OMAHA, Nebraska — Amid stalled contract talks, business groups are ramping up pressure on lawmakers to intervene and stop a railroad strike before next month’s deadline.
A coalition of more than 400 business groups wrote to congressional leaders on Monday, urging them to intervene in stalled talks amid fears that the strike’s damaging potential impact could force many businesses to close the railroads they need without access to rail. deliver. Commuter railroads and Amtrak will also be hit in the strike, since many of them use tracks owned by freight railroads.
Business groups led by the U.S. Chamber of Commerce, the National Association of Manufacturers and the National Retail Federation said even a short-term strike would have an outsized impact, with the economic pain starting to be felt even before Dec. 12. The September 9 deadline for strikes comes as railroads stop transporting hazardous chemicals, fertilizers and perishable goods a week earlier to prevent these products from getting stuck somewhere on the tracks.
“A potential rail strike will only add to the headwinds facing the U.S. economy,” the businesses wrote. “Rail outages lead to immediate supply shortages and higher prices. The suspension of Amtrak and commuter rail service will disrupt as many as 7 million travelers per day. Many businesses will see their sales disrupted in the middle of the critical holiday shopping season.”
Last month, a similar business group wrote again to President Joe Biden, urging him to take a more active role in resolving contract disputes.
Congressional leaders and the White House said they were closely monitoring the contract negotiations, but did not say when or what actions they might take. House Majority Leader Steny Hoyer, D-Md., said leaders are aware of the railroad talks and will monitor them in the coming days.
Rep. Brian Fitzpatrick (R-Pennsylvania) said on Fox News Sunday that congressional intervention is a last resort, but lawmakers must be ready to act.
“Congress is not going to let this strike happen. That’s for sure,” said Fitzpatrick, who helps lead a bipartisan group of 58 lawmakers. “It’s going to be devastating to our economy. So we’re going to come to a solution one way or another.”
A White House spokesman said the rail strike was “unacceptable.”
Congress has the power to impose contract terms on workers, but it’s unclear what that might include if they did so. They could also force negotiations to continue into the new year.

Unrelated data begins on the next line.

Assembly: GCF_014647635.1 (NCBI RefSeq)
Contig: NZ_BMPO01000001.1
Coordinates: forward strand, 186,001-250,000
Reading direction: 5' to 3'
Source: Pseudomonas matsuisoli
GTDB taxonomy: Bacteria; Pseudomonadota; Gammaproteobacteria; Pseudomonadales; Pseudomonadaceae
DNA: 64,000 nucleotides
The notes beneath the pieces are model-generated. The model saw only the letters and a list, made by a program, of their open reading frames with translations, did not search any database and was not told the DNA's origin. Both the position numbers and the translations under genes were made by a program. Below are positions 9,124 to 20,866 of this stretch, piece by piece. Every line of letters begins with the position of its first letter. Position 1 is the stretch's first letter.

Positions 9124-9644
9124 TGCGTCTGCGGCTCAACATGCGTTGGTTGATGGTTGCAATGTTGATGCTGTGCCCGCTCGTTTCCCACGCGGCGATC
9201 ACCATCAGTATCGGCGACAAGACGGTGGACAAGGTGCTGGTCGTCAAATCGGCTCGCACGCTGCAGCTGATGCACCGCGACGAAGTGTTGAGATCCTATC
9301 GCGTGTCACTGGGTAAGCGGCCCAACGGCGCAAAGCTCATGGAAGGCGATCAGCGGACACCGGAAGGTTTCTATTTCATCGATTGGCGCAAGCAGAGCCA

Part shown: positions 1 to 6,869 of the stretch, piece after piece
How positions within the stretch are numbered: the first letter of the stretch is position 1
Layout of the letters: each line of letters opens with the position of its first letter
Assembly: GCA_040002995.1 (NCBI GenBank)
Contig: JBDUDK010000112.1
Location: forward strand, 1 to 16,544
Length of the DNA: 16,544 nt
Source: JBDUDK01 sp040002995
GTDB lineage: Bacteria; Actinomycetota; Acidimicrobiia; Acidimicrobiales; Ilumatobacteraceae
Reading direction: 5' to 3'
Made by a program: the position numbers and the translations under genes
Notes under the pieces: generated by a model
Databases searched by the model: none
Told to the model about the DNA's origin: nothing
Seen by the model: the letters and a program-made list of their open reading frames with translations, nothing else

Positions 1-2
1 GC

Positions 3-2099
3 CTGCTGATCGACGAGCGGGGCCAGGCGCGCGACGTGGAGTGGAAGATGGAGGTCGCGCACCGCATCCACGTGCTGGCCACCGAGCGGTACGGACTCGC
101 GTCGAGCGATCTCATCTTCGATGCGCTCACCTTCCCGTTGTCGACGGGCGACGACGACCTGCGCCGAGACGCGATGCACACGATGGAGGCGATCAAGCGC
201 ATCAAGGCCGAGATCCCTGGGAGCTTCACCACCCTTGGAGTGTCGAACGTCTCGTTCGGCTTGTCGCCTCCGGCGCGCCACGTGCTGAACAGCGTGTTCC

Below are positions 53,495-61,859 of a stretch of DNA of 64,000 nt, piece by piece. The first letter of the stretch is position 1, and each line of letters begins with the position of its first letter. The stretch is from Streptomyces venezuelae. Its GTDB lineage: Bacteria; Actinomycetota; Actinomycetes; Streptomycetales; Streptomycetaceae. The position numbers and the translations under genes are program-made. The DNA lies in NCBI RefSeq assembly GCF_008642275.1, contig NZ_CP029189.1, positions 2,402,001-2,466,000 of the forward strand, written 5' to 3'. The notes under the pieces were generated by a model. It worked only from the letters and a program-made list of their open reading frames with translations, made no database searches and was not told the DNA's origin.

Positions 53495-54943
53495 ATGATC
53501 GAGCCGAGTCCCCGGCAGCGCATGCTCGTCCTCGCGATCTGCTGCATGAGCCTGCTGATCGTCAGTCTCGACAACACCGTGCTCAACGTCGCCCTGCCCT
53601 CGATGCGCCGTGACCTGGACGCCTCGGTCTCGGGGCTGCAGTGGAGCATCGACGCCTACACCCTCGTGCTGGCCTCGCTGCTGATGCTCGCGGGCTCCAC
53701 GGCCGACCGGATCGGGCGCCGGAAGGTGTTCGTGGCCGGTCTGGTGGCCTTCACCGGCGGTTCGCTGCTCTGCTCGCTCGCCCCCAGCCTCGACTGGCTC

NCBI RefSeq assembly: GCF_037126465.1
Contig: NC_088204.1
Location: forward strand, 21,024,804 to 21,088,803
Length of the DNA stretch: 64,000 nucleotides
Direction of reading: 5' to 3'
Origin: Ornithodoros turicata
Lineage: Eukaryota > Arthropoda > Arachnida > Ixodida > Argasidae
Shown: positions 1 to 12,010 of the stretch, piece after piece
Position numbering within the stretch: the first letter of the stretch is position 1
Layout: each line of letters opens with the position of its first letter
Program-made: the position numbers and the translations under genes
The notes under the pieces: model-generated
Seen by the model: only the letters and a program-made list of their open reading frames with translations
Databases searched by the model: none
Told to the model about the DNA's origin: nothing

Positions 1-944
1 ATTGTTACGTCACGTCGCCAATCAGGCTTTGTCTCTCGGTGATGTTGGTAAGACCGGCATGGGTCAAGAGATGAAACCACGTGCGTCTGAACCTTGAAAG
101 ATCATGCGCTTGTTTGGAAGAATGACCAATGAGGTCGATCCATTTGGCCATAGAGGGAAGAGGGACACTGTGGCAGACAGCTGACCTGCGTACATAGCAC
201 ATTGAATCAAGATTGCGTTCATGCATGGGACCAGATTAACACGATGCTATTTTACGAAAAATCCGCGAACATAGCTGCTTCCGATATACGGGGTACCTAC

Unions and railroads have been lobbying Congress, while contract negotiations continue. Four railroad unions representing more than half of the industry’s 115,000 workers rejected a deal President Joe Biden helped broker before the original strike deadline in September and returned to the negotiating table to try to craft a new deal. Eight other unions have ratified their five-year deal with the rail company and are in the process of recouping a 24 per cent wage increase retroactive to 2020 for their workers.
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“It’s definitely going to end up on the lap of Congress, which is why we’re traveling to Washington, D.C., this week to meet with members of Congress,” said Clark Barou, spokesman for the Way Employees Division union maintenance fraternity. Represents track maintenance workers. “We have directed our members to contact their federal lawmakers in the House and Senate within a few weeks.”
The union has asked the railroads to consider adding paid sick leave to what they already offer to address workers’ quality-of-life concerns. But so far, railroads including Union Pacific, BNSF, Norfolk Southern, CSX and Kansas City Southern have refused to consider it.
The railroads want any deal to stick closely to recommendations made this summer by a special arbitration committee appointed by Biden, which called for a 24% pay raise and a $5,000 bonus but did not address workers’ concerns about a demanding schedule that would making it difficult for them to accept rest days and other working conditions.
Written by JOSH FUNK AP Business Writer